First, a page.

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Can an end-buyer put a lien on the property for "executed labor"?

MarylandRight to Lien

I have assigned a contract to an end buyer for a property owned by a foreign family that needs to get an ITIN and FIRPTA from the IRS. I have expressed upfront to the end buyer that the closing process could take months since application for ITIN and FIRPTA could take weeks. There was a delay on the seller's end to start the application of the ITIN and FIRPTA because the end buyer wanted to renegotiate the price of the property. On top of that, the previous government shutdown delayed the process as well. As we come nearer to the closing deadline, I requested a contract deadline extension from the seller which they willingly agreed/approved. Upon letting the end buyer know that the closing deadline has been extended in case the ITIN and FIRPTA won't get on time, the end buyer threatened that they have been patient long enough and will require either: 1) addendum to include an allowance for an extension of a per diem charge of $100 past the agreed upon 12 week date. or if I do not agree with this, 2) they intend to place a lien for the "executed labor" that has already been completed. Key notes are: 1) No one allowed the end buyer to do any work on the property and; 2) I just checked the property this week and there are no significant changes or improvements on it.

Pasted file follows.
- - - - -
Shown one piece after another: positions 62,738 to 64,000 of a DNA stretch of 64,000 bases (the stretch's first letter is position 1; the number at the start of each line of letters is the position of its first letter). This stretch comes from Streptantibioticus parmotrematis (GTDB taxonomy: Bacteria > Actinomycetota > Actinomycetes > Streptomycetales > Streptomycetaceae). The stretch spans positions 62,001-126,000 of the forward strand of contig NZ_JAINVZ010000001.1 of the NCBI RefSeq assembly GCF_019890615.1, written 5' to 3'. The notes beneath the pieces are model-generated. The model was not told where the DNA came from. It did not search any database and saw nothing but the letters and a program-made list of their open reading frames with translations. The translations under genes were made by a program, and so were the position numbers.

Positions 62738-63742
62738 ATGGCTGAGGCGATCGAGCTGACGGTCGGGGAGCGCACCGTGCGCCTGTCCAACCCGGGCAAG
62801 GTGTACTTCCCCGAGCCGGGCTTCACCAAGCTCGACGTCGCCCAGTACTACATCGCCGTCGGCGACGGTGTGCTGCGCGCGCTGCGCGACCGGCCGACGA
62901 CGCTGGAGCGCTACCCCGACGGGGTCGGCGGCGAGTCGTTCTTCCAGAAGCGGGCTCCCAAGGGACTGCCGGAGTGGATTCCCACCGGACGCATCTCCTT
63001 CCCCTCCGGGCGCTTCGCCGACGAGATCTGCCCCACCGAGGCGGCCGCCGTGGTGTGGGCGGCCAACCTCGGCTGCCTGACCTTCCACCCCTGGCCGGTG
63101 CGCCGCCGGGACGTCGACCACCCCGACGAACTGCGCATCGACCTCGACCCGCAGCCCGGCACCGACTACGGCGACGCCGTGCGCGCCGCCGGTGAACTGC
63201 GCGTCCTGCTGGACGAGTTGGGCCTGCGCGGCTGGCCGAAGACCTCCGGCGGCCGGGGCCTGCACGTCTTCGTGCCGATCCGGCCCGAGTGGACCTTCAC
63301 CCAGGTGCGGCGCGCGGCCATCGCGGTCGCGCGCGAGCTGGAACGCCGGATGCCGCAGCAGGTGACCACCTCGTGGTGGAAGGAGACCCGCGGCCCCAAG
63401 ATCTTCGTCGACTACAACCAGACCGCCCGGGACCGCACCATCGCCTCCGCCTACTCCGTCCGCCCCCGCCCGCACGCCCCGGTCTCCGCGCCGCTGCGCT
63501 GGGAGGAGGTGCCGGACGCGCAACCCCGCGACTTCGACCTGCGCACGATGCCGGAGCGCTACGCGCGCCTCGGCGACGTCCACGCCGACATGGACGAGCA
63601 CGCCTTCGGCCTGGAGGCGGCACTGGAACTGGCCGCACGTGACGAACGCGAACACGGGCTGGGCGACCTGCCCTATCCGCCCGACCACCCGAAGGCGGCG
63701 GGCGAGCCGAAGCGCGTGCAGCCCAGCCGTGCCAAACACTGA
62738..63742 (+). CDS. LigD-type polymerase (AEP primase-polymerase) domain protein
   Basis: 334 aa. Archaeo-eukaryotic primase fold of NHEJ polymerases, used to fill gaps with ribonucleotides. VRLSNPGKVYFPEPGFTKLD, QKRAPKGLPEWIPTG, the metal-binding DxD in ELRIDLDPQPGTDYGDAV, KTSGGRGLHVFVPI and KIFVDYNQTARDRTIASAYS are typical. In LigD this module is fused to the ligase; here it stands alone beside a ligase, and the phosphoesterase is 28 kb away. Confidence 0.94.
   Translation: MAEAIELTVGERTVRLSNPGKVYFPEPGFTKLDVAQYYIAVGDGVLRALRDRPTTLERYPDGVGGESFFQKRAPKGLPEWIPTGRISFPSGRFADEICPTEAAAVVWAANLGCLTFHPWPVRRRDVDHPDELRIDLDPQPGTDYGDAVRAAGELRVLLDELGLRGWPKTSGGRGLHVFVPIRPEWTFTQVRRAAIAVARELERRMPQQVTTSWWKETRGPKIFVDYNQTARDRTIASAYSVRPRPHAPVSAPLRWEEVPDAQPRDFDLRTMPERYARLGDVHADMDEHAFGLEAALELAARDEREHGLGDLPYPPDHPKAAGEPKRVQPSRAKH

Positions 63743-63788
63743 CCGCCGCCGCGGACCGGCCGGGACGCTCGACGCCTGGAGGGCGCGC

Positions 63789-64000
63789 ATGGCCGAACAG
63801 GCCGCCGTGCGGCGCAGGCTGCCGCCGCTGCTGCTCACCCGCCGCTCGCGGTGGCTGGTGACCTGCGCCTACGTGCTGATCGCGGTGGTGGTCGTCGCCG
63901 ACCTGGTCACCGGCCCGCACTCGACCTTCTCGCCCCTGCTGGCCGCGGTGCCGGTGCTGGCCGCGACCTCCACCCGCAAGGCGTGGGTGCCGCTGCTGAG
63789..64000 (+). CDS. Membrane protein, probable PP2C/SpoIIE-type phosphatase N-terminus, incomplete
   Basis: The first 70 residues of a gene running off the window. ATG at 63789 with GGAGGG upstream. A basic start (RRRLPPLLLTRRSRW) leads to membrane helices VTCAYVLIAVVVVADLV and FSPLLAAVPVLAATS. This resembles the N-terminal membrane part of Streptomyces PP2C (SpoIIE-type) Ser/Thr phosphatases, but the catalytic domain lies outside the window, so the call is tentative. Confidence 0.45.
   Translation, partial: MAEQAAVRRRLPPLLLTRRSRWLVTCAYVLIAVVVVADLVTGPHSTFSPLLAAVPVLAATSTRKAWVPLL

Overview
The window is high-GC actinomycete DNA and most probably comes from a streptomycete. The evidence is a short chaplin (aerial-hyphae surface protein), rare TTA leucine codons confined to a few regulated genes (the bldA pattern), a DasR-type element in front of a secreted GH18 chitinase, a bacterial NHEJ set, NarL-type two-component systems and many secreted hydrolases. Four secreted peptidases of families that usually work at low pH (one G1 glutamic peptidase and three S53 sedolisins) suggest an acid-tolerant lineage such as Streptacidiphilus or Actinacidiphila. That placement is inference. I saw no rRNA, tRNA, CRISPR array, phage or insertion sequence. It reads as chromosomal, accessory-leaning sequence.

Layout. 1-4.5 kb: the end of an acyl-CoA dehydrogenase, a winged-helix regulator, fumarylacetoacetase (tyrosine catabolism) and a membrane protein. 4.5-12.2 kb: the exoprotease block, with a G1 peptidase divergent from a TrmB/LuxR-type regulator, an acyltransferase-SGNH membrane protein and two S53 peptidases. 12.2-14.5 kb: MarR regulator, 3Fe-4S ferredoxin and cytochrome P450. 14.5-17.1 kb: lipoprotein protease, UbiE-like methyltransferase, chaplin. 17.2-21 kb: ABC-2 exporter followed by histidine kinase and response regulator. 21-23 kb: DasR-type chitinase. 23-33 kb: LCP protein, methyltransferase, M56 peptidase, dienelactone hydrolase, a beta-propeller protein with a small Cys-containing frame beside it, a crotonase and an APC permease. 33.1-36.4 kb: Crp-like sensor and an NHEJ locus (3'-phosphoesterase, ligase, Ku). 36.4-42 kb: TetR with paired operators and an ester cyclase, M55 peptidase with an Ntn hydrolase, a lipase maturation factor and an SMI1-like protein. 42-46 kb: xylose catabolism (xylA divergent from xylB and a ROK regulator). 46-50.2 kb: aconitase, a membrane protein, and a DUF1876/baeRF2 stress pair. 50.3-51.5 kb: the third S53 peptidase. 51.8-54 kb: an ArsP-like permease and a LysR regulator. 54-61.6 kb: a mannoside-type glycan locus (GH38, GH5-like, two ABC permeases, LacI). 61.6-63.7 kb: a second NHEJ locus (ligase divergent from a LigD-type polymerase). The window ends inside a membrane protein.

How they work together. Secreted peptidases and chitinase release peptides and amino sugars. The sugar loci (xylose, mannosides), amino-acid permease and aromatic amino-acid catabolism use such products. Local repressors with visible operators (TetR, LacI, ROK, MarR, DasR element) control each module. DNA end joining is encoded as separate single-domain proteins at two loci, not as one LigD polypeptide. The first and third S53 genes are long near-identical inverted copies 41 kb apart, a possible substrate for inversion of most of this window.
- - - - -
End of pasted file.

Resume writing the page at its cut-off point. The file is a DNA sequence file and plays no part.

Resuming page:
1 reply

Feb 26, 2019
I'm sorry to hear about that situation - it must be extremely frustrating, especially considering some of the circumstances, like the government shutdown, are out of your control. Generally, mechanics lien rights are available to those who perform construction work to improve real property but go unpaid for that work. i.e. Liens are typically filed by contractors, subcontractors, or suppliers who don't receive payment for the work they've performed. Other services or "labor" performed for a property, which does not actually improve the land or a building or other improvement on the land, will typically not give rise to mechanics lien rights. Of course, that doesn't necessarily mean that there isn't some recovery tool available, and it doesn't even mean that some other lien or encumbrance outside of the mechanics lien process won't be available. However, because the nature of the situation above doesn't relate much to construction, I'm afraid that it's a bit beyond our expertise here at the Construction Legal Center. There are some other online tools available, though, that might be able to provide some clarity here - such as Avvo or JustAnswer. Both sites connect individuals or businesses with lawyers from all different fields and locations, and they're available to answer questions on a multitude of topics.
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